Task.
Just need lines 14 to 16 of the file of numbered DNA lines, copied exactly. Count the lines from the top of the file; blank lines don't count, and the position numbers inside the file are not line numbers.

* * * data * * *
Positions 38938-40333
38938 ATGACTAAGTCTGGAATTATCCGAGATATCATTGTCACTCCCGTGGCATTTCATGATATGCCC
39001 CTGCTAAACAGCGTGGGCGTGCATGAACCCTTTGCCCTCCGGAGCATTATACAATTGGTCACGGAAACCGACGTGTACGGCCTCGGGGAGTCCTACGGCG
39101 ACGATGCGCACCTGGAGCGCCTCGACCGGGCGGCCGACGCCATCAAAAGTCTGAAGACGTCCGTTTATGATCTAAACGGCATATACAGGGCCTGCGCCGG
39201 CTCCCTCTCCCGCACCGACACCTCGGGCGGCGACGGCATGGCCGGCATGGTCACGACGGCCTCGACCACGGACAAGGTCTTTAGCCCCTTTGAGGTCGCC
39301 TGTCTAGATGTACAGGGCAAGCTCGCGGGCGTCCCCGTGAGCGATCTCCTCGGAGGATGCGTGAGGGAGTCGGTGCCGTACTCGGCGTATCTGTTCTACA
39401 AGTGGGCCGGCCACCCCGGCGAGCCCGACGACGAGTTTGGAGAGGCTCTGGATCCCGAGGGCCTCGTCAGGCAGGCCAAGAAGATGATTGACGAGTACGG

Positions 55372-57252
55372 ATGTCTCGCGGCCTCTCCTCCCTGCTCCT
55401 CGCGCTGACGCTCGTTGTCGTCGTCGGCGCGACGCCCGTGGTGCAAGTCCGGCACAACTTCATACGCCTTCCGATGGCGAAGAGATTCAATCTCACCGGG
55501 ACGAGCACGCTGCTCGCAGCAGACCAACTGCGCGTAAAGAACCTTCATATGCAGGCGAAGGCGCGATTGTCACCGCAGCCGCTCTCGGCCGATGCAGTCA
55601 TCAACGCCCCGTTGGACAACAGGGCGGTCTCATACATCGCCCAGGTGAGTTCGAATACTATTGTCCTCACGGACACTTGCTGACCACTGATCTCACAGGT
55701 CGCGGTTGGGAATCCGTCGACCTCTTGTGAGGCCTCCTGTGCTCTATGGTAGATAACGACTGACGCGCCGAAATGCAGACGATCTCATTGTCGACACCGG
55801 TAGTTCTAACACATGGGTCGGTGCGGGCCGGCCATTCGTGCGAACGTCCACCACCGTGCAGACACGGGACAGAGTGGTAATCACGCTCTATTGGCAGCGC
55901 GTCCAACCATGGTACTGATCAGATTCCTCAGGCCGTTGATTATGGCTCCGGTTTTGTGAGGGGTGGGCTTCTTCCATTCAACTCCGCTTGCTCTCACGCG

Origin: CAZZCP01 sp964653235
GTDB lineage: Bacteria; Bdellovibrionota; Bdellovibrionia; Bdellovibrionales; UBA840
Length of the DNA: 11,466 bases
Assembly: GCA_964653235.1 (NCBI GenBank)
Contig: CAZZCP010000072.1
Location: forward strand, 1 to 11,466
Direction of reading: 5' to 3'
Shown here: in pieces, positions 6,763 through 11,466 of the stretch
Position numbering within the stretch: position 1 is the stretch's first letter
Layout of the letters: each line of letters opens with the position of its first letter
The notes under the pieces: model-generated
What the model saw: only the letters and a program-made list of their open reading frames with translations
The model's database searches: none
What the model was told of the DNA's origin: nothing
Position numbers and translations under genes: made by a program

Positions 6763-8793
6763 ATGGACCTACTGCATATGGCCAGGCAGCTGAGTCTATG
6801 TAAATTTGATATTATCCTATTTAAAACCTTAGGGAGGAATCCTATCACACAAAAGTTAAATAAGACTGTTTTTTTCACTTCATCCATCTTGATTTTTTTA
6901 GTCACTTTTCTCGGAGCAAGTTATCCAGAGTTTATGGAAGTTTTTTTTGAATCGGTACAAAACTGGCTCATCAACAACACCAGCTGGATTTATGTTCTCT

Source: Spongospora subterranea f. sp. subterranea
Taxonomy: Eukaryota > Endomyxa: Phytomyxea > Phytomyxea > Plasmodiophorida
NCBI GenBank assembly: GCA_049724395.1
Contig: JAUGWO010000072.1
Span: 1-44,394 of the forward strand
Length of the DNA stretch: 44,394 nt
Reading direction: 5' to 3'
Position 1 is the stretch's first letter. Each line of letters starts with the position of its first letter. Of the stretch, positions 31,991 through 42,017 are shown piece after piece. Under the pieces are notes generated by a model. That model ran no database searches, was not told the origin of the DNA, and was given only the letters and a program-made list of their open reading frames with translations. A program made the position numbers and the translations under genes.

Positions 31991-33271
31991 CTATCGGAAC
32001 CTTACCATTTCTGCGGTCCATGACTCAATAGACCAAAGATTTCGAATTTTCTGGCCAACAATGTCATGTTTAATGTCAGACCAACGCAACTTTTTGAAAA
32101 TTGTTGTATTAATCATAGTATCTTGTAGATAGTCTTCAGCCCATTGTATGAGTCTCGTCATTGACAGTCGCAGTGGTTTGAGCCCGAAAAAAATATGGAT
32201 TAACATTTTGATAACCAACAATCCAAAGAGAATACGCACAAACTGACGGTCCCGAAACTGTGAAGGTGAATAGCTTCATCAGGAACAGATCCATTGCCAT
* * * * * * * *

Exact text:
55801 TAGTTCTAACACATGGGTCGGTGCGGGCCGGCCATTCGTGCGAACGTCCACCACCGTGCAGACACGGGACAGAGTGGTAATCACGCTCTATTGGCAGCGC
55901 GTCCAACCATGGTACTGATCAGATTCCTCAGGCCGTTGATTATGGCTCCGGTTTTGTGAGGGGTGGGCTTCTTCCATTCAACTCCGCTTGCTCTCACGCG

Origin: CAZZCP01 sp964653235